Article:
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‘Summer Science Camp’ Chat: Our Solar System REALLY Gets Around

July 1, 2010

The sun is the largest and most important object in our solar system, containing 99.8% of the solar system’s mass, or quantity of matter. Among that remaining 0.2% are hot planets, icy moons, asteroid belts, chunks of rock, rings of ice, and over 100 worlds — including our Earth. The “space” in between is a mesmerizing mix of the push-and-pull of gravity, solar winds, particle radiation, and magnetospheres. Not bad for a mere 0.2%!

On Thursday, July 1, scientist Jonathan Cirtain from NASA’s Marshall Space Flight Center will answer your questions about our fascinating solar system. Joining the chat is easy. Simply visit this page on Thursday, July 1 from 3-4 p.m. EDT. The chat window will open at the bottom of this page starting at 2:30 p.m. EDT. You can log in and be ready to ask questions at 3:00.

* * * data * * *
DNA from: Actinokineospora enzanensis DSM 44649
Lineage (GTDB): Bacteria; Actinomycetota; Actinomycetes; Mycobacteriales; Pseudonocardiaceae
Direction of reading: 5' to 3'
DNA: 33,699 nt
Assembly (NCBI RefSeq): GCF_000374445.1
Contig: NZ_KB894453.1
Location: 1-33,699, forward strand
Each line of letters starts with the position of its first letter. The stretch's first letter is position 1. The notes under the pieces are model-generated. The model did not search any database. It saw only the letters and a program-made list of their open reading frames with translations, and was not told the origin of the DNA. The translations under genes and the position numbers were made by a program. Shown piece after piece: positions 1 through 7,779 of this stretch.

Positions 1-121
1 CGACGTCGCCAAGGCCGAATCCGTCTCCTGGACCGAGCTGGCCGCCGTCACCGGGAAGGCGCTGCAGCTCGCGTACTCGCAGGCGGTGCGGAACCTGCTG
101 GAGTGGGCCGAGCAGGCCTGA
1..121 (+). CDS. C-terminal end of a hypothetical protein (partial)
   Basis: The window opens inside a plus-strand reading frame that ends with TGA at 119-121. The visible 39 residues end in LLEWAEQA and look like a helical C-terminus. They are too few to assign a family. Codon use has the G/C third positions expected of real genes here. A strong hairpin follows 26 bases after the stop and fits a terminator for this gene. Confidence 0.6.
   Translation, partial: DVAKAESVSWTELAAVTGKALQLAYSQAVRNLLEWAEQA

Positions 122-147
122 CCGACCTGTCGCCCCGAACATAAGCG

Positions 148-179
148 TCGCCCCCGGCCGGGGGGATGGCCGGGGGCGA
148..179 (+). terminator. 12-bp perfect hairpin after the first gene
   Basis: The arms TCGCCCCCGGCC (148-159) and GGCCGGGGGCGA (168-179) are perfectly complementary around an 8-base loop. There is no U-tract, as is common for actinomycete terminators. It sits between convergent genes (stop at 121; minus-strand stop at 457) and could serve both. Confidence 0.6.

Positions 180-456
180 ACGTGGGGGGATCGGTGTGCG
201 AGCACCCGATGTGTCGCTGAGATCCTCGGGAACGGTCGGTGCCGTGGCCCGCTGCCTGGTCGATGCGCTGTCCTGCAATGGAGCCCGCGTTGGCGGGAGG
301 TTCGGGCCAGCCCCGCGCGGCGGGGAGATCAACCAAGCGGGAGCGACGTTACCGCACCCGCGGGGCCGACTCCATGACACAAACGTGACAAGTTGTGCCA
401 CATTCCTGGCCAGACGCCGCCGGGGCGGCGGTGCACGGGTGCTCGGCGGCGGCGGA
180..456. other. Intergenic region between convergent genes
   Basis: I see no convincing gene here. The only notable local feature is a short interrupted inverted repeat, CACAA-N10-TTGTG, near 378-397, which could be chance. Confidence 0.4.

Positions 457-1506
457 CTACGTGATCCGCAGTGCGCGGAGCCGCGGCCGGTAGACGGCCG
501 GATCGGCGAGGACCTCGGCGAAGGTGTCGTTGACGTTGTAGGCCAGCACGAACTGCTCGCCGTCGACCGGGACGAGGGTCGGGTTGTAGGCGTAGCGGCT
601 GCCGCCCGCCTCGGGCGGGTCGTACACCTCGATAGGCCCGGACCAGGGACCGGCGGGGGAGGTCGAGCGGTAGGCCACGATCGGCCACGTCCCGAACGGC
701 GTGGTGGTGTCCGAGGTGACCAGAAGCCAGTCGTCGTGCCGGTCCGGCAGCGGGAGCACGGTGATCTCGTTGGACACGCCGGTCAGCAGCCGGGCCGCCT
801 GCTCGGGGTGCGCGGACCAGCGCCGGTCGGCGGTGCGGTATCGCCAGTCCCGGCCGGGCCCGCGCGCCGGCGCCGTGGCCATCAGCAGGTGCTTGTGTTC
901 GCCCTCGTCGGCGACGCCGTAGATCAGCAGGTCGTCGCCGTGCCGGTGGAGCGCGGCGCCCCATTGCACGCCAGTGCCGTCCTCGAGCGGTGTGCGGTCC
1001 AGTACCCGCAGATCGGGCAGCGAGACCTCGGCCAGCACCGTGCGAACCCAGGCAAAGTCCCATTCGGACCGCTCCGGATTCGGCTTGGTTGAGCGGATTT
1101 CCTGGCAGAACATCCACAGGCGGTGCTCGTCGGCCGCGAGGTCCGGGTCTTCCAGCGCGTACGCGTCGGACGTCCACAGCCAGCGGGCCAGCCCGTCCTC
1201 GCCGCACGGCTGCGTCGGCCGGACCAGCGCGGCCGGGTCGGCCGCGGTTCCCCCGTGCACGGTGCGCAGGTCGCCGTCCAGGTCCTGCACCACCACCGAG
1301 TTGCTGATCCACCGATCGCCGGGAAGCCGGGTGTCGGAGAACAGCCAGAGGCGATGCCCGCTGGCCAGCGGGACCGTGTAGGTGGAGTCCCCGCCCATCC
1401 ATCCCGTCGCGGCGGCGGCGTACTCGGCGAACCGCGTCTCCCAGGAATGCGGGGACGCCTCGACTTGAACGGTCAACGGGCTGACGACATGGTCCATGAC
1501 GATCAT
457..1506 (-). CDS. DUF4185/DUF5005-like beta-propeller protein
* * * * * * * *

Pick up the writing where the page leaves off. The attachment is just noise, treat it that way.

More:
See you in chat!

More About Chat Expert Jonathan Cirtain

Dr. Cirtain is an expert in Heliophysics and is the Hinode project scientist as well as the co-investigator on Hinode’s onboard X-Ray Telescope. He also has served on the science team for the Atmospheric Imaging Array, an instrument on the recently launched Solar Dynamics Observatory satellite. Dr. Cirtain also has conducted several sounding rocket experiments to test new solar telescope technologies.

He graduated from the University of Memphis in May 2001 with bachelor’s degrees in both physics and mathematics. He received a doctorate in physics from Montana State University in 2005, where he was a NASA GSRP fellow and a Harvard pre-doctoral fellow. He has 31 refereed papers, including 10 first-author journal articles.

Dr. Cirtain is an avid swimmer and runner and loves golf. His favorite pastime, however, is spending time with his daughter, Emily.

Image Caption: Artist’s concept of Pluto and its moon Charon. (NASA) 




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